“Kind of the cool thing about the teen line is that it’s teens talking to other teens,” said Ragsdale of the teen volunteers manning the phones and computers. “Sometimes teenagers can be intimidated by talking to adults, or think that adults won’t understand. Things that seem trivial to adults may make sense to other teenagers.”

One of the most difficult discussions a teenager can have with a parent would be on the topic of sexual orientation. LGBT (Lesbian, Gay, Bisexual, and Transgender) teens have been particular targets of bullying, as seen in the string of recent suicides.

“I would say the biggest reason [behind anti-gay bullying] is ignorance,” said Kyle Pechacek, a former THS student. “People just don’t understand it fully. They don’t have the knowledge, and they don’t understand how it affects the person.”

Pechacek encountered a significant amount of harassment during his time at the high school due to his sexual orientation.

“I didn’t try to hide being gay,” he said. “When people asked me I just didn’t answer them. When I did come out, my friends already knew and accepted me for it.

“Being bullied, it was an everyday thing. It’s always going to be an everyday battle. When you walk down the hallway and people move out of the way saying ‘Here comes the fag, I don’t want him to touch me,’ well that hurt.”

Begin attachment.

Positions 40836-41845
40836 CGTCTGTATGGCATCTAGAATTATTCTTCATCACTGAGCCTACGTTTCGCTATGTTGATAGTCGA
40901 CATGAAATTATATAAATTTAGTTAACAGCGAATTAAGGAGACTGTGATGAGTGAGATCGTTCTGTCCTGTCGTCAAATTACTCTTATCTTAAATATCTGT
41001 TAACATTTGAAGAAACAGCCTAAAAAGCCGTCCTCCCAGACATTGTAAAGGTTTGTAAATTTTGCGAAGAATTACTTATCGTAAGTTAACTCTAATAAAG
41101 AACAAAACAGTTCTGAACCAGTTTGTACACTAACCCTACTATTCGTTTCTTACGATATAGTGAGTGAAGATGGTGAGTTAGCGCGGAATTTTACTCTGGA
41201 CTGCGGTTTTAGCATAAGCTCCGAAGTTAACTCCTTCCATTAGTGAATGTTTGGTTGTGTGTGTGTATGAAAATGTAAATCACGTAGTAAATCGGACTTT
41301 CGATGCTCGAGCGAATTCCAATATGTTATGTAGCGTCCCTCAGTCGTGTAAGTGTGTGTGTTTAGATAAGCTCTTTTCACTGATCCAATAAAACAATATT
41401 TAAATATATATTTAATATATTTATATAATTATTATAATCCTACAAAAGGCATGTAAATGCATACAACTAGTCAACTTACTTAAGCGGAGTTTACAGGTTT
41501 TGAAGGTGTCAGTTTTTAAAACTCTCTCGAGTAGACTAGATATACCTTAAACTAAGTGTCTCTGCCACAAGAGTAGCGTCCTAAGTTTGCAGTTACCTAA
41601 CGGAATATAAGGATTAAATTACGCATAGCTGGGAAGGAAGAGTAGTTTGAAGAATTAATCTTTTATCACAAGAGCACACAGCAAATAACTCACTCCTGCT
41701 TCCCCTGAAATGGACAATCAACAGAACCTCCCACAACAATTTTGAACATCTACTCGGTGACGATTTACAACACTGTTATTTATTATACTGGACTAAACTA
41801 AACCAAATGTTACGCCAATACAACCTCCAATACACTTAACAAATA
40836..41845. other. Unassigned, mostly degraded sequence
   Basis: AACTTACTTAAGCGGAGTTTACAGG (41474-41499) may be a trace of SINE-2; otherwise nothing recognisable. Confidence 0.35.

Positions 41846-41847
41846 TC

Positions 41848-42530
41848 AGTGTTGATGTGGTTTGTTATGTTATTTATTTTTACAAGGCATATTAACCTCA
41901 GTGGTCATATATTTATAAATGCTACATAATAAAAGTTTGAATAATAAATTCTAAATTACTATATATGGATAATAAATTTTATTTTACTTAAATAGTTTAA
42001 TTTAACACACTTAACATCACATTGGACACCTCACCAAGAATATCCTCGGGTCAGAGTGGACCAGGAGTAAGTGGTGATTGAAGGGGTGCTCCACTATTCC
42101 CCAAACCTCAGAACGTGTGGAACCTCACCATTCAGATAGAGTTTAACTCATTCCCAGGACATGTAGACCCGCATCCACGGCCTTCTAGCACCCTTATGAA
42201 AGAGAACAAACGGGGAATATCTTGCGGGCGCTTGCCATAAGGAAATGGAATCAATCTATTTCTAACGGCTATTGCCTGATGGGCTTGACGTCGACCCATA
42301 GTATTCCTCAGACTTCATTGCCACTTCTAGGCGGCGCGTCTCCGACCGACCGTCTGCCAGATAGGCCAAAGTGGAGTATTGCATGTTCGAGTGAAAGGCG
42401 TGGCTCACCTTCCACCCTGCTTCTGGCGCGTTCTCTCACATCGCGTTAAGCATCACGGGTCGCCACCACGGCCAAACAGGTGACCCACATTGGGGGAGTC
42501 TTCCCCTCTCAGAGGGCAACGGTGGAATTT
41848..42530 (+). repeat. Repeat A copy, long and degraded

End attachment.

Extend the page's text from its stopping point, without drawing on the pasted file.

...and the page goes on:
Though some may disagree with homosexuality based on concept or religion, we cannot treat our fellow human beings in this manner. Perhaps the most obvious and horrendous forms of bullying are targeted at LGBT teenagers, and the adults that are supposed to reprimand such childish behavior often seem to do almost nothing to prevent it.

The parents of a nearby middle school student who committed suicide last month said they told the school repeatedly about the abuse their son faced, but nothing was ever done.

“We should have teachers enforce it more,” said Amber Brackett, senior. “I hear people in class say words like gay and faggot in an extremely derogatory sense, and if teachers would punish that like they do other slurs then it might make a difference.”

Yet again, counselors and officials stress that the best way to help a victim of bullying is through communication and support.

“I had nobody to help me with it,” Pechacek said. “My friends were there but nobody really knew what I was going through. Everybody needs somebody they can talk to that will understand.”

HATCH, or Houston Area Teen Coalition of Homosexuals, provides a hotline much like Teenline, in that it is a 24-hour service in which you can contact individuals that will empathize as opposed to simply sympathize. They organize meetings and events specifically for LGBT teens to meet other people and establish bonds that will help carry them through the tremulous high school years.

Whether we are victims of bullying, witnesses of it, or the ones behind the transgressions, everyone has a part to play in making a difference. As Pechacek repeatedly stressed, “It’s okay to go and talk to anybody, you aren’t alone.”